Last Updated on 3rd March 2022
One scanner, many solutions
How one of the largest mines in the UK has adopted SLAM technology
ICL | A company with a rich history
With a history dating back to the 1950s, ICL are a global mining company primarily working in three markets; agriculture, food and engineered materials. Originally part of the establishment of Israel’s potash industry, ICL have over 80 years of intensive activity and major investment in R&D, making them a world leader in speciality fertilizers, bromine and flame retardants.
Located in the North Yorkshire Moors, ICL Boubly mine is the deepest in the UK and the world’s only polyhalite production facility. Polyhalite is a new, organic fertilizer produced and sold exclusively by ICL Fertilizers under the brand name Polysulphate. Field trials have proven that it is an effective crop fertilizer. It is found over 1,200m below the Earth’s surface, under the North Sea along England’s north-eastern coast. The incredibly effective ore comes from the polyhalite layer of rock, deposited 260 million years ago.
Boulby Mine | Early adopters of SLAM technology
Boulby mine was one of the first in the world to use SLAM technology, having adopted GeoSLAM’s ZEB1 into their workflow, in 2013. Nowadays, the mine operates GeoSLAM ZEB Horizons for most of their survey needs.
The small team of surveyors feel that the ZEB Horizon helps them achieve their survey targets. They work extremely efficiently, creating all the mine maps, calculating monthly production volumes and weekly surface stockpile volumes. The site have multiple stockpiles around the region to store their produce and the survey team are responsible for updating the companies accounts for stockpile volumes. Using the ZEB Horizon along with the automated GeoSLAM Volumes package, the survey team can scan these multiple stockpiles in a short time window, accurately and safely.
Taking full advantage of the ZEB Horizons versatility, the team not only use the walk-and-scan method, but also implement the UAV capabilities, capturing scans of stockpiles from the sky – a tool to suit all needs. Combining GeoSLAM’s hardware and software, the team at the mine can cover multiple sites, and are a valuable asset to the ICL group.
Scanning Stockpiles | The need for speed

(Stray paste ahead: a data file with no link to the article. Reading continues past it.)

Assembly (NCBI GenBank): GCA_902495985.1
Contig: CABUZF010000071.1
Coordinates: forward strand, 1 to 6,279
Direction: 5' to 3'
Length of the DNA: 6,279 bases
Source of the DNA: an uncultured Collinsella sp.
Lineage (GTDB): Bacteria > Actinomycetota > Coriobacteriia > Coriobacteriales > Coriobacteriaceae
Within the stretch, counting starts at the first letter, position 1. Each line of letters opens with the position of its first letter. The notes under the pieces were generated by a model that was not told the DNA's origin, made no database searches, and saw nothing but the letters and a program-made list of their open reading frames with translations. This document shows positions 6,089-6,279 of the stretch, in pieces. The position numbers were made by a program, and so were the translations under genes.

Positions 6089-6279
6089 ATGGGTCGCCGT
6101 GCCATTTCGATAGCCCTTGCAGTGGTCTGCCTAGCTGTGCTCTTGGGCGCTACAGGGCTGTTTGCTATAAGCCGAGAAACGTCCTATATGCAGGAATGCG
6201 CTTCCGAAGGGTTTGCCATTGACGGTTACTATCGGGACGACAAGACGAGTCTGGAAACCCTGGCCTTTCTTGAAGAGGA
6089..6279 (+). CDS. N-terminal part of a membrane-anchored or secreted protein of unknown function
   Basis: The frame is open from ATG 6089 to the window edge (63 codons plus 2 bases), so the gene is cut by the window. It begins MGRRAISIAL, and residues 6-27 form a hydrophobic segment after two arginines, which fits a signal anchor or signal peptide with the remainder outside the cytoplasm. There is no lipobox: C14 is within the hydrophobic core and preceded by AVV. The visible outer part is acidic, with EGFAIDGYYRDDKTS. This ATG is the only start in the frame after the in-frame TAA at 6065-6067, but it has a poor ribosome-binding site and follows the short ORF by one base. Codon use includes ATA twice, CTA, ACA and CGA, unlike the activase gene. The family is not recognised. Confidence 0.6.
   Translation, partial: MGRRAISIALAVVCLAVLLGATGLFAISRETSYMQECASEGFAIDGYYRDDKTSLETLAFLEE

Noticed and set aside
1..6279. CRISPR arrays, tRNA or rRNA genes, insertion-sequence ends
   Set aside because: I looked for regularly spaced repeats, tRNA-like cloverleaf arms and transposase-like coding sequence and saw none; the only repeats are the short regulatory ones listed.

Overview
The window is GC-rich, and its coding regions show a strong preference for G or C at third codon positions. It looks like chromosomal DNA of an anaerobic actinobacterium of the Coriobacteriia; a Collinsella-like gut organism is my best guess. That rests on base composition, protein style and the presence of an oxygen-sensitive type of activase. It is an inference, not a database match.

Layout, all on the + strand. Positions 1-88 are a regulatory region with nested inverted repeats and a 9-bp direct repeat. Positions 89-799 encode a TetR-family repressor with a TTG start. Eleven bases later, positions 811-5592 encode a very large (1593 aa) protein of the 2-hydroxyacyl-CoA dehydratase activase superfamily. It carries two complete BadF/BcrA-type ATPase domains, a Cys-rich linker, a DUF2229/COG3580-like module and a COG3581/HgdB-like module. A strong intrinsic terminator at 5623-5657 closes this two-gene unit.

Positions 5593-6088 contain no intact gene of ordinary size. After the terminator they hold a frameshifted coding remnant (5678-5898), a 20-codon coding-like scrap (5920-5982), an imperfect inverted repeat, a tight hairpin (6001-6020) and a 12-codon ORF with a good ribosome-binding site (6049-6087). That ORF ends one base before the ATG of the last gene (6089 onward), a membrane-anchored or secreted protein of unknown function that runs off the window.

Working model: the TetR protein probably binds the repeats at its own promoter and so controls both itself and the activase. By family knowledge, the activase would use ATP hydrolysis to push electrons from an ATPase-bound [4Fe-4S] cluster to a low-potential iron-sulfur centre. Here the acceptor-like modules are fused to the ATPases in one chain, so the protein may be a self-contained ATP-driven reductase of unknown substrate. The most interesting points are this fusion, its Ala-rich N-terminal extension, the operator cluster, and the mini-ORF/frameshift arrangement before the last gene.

The need for speed is critical when carrying out a stockpile inventory. Similarly, to ordinary stock audits, a count is done at a set time. At this time, the accounting team collect the “theoretical” stock, and then a physical count is done to correlate results (hopefully to have similar results). The same principle is applied to a stockpile, a time frame is given to measure its true volume, and this is compared to what the theoretical quantity is. For this, the following is needed:
A fast, reliable, easy to use system for capturing the stockpile
A software capable of processing the dataset in less than an hour
An automated process for removing infrastructure (loaders, conveyors and roofs)
A project level workflow, that will automatically calculate the volumes
The ZEB family, along with GeoSLAM’s new processing platform GeoSLAM Connect delivers data to be automatically processed on a daily/weekly/monthly schedule. GeoSLAM recognised there was a need to automate these repeated surveys, as well as ensure accurate surveys are carried out.
Scanning Underground | Keeping a mine on track
As well as stockpile surveys, the survey team are also responsible for doing multiple measurements at the mine. The ZEB Horizon is in a different class for productivity when scanning underground. The ease of use, rapid data collection and the amount of headings the system can scan in the small window the survey team have simply makes the ZEB Horizon the best tool for the job. Using the Adjust to Control feature of the ZEB range, the scans are also fully georeferenced, and can simply be dropped into the mine plan.
“We can catch the early lift down to the the mine, scan all the active headings (6-10 areas) and catch the lift back up to the surface before the mining team get going. Its important to measure these areas before the mining team are ready to go, the areas have to be safe for scanning and the survey team cant afford to hold up the mining team”
The mining team are given a target for the amount of tonnage they should hit per month and the survey team are responsible for measuring this and have to make sure the tonnages are being excavated along the right plane. The mine uses a variant of the “room and pillar” method. Its important to ensure the mining team do not excavate too much of the pillars as this could compromise the stability of the area.
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